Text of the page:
A feature on Nunavut's struggle with crime and poverty, front-line reporting on the Japanese tsunami, and an inside look at a Canadian filmmaker adapting one of the world's greatest postmodern novels – these were just three of The Globe and Mail's journalistic efforts that garnered National Newspaper Awards on Friday.
In total, the paper scooped up eight NNAs – considered the industry's top honour – more than any other publication. The Globe received a record 24 nominations for the finalists' list.
"We're proud of all our nominees. Their array of work should be proof positive that newspaper journalism is as good as it's ever been – from courageous overseas reporting and rigorous business journalism to critical commentary and long-form writing," said editor-in-chief John Stackhouse. "If anything, I hope the awards reflect the value that our readers place in original journalism."
Three Globe reporters – Grant Robertson, Mark MacKinnon and Stephanie Nolen – took two awards each.
The awards were handed out at a gala in Toronto.
The Toronto Star finished second to The Globe, with five awards. Individual prizes went to Getty Images, the Hamilton Spectator, Montreal's La Presse and Le Journal, the London Free Press, Reuters, The St. John's Telegram, The Sarnia Observer and The Vancouver Province.
The Globe's winners:
Arts and entertainment
New Delhi bureau chief Nolen gained access to the secretive set of Midnight's Children in Sri Lanka, where director Deepa Mehta – whose films have outraged Hindu fundamentalists in India – adapted the most celebrated work of Salman Rushdie.
Andy Hoffman and Mr. MacKinnon shed light on Sino-Forest Corp., a Chinese company accused of perpetrating a large stock fraud with Canadian investors.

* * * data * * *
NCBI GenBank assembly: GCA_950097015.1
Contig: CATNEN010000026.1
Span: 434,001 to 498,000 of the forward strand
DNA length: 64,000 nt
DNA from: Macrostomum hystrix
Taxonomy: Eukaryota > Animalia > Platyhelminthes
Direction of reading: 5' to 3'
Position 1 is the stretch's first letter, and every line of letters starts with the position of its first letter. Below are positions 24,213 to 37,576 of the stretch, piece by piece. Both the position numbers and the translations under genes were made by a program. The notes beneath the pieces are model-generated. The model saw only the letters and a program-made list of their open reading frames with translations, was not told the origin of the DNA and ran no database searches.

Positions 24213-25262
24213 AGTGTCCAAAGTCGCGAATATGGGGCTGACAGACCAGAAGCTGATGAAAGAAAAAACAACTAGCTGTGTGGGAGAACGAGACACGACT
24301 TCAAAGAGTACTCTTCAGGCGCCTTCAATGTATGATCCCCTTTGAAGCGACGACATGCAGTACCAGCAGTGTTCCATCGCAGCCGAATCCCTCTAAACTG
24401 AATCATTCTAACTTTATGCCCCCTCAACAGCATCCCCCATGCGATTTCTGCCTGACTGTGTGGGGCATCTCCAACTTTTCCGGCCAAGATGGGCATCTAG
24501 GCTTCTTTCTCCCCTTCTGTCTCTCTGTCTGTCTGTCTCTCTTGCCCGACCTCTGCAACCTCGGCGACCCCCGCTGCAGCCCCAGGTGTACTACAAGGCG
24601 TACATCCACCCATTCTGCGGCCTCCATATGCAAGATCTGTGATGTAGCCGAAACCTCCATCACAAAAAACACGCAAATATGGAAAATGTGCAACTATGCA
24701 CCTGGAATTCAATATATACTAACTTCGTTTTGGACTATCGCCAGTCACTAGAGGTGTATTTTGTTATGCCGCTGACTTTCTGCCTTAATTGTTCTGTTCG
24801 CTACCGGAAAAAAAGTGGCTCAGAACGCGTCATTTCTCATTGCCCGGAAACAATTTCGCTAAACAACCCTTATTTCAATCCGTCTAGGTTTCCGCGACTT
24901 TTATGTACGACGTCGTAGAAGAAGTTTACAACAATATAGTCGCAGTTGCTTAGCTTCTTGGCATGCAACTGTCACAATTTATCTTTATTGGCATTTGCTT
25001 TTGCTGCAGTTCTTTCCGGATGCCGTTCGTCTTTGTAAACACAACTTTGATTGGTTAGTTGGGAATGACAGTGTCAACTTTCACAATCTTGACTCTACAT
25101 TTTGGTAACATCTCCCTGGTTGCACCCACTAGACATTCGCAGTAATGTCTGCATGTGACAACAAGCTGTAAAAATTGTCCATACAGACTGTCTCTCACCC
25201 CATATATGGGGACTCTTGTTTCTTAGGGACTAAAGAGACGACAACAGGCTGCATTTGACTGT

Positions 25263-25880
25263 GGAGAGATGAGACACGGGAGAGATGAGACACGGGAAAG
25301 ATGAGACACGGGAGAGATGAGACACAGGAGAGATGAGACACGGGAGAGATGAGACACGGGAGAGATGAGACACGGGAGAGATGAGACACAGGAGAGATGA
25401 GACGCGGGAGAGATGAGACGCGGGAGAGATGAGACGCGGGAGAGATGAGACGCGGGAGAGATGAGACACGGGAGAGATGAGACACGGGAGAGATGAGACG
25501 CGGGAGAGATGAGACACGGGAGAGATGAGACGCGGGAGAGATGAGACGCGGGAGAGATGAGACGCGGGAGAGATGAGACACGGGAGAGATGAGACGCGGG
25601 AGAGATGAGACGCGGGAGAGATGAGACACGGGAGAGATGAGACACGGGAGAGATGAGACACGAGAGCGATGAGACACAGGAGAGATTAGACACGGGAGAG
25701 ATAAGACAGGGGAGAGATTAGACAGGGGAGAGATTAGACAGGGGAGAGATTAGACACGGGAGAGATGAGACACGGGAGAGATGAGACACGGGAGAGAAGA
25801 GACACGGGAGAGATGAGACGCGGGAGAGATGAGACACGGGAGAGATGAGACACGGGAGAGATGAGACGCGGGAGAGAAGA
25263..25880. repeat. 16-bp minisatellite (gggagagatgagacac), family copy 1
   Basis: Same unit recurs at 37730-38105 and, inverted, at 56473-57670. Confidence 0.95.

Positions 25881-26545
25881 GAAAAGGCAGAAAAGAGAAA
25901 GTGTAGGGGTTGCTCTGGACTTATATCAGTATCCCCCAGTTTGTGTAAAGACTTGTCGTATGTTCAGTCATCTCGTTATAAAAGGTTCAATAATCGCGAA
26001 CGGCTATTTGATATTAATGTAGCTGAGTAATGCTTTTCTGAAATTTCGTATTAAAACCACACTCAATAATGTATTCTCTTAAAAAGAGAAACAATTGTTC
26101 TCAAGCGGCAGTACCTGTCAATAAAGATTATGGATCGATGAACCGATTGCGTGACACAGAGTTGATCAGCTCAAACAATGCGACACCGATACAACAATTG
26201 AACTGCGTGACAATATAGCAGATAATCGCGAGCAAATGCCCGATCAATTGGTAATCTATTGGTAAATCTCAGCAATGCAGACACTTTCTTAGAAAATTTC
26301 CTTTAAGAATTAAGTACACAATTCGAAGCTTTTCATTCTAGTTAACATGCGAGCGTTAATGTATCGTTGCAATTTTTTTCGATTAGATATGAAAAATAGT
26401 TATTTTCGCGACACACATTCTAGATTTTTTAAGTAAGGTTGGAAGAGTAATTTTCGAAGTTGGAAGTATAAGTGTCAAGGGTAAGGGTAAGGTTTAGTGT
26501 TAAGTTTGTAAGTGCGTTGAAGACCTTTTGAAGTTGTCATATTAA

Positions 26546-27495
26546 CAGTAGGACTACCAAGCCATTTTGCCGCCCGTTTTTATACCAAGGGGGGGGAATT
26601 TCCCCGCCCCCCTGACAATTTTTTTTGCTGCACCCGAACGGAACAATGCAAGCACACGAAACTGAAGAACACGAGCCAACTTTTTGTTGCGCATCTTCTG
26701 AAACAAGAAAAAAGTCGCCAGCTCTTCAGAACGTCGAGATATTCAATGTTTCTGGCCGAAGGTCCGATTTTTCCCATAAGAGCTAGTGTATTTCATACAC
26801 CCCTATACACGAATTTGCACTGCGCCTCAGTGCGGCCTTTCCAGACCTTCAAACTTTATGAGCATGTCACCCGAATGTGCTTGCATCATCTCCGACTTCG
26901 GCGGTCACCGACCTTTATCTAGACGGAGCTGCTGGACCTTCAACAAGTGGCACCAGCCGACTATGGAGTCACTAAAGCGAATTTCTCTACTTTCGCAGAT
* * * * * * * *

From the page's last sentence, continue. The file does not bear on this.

Mr. MacKinnon also won for his dispatches from the disaster zone following the tsunami and earthquake which struck Japan, where he detailed both the personal stories of people who had lost everything to the wave and the mounting nuclear catastrophe.
Mr. Robertson's piece explained how Canada's currency overhaul was caused by an alarmingly high number of fake bank notes in circulation, which prompted Canada to replace paper with polymer in the manufacture of new bills.
In a series of stories, videos and interactive maps, Ms. Nolen also won for her profile of outcast girls at the bottom of India's caste system attending a groundbreaking school.
Reporter Patrick White studied life in Nunavut to chronicle both the human and social costs of crime, substance abuse and poverty on the territory's 12th anniversary.
Daniel Leblanc, a reporter in The Globe's Ottawa bureau, took this category for detailing political collusion in the Quebec construction industry _ including allegations of political interference in an appointment to the Montreal Port Authority.
Mr. Robertson went to Italy to profile Lance Stroll, 13-year-old from Montreal developing into a Formula One racing phenom.
The Globe also made the finalists list (there are three per each category) 16 other times in all categories. Follow the links below to read those articles and columns or to view the photos and video.